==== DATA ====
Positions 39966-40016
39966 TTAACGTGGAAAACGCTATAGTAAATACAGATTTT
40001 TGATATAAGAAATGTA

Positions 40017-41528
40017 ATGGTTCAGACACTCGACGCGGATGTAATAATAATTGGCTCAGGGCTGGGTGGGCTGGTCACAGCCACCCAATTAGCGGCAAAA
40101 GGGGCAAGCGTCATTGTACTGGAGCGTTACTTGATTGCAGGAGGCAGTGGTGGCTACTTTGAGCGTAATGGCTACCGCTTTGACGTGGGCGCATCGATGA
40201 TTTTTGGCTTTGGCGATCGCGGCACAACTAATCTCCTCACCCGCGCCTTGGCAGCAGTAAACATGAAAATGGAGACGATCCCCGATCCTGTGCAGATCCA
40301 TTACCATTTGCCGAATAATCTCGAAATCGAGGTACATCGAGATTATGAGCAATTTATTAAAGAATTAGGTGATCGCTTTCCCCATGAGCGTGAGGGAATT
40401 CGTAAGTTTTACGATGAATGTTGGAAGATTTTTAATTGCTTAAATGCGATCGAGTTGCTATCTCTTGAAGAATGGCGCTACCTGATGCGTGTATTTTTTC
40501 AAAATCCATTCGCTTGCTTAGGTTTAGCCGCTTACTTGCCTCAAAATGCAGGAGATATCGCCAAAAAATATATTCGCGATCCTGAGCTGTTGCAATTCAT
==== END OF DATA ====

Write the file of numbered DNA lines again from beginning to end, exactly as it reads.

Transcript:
Positions 39966-40016
39966 TTAACGTGGAAAACGCTATAGTAAATACAGATTTT
40001 TGATATAAGAAATGTA

Positions 40017-41528
40017 ATGGTTCAGACACTCGACGCGGATGTAATAATAATTGGCTCAGGGCTGGGTGGGCTGGTCACAGCCACCCAATTAGCGGCAAAA
40101 GGGGCAAGCGTCATTGTACTGGAGCGTTACTTGATTGCAGGAGGCAGTGGTGGCTACTTTGAGCGTAATGGCTACCGCTTTGACGTGGGCGCATCGATGA
40201 TTTTTGGCTTTGGCGATCGCGGCACAACTAATCTCCTCACCCGCGCCTTGGCAGCAGTAAACATGAAAATGGAGACGATCCCCGATCCTGTGCAGATCCA
40301 TTACCATTTGCCGAATAATCTCGAAATCGAGGTACATCGAGATTATGAGCAATTTATTAAAGAATTAGGTGATCGCTTTCCCCATGAGCGTGAGGGAATT
40401 CGTAAGTTTTACGATGAATGTTGGAAGATTTTTAATTGCTTAAATGCGATCGAGTTGCTATCTCTTGAAGAATGGCGCTACCTGATGCGTGTATTTTTTC
40501 AAAATCCATTCGCTTGCTTAGGTTTAGCCGCTTACTTGCCTCAAAATGCAGGAGATATCGCCAAAAAATATATTCGCGATCCTGAGCTGTTGCAATTCAT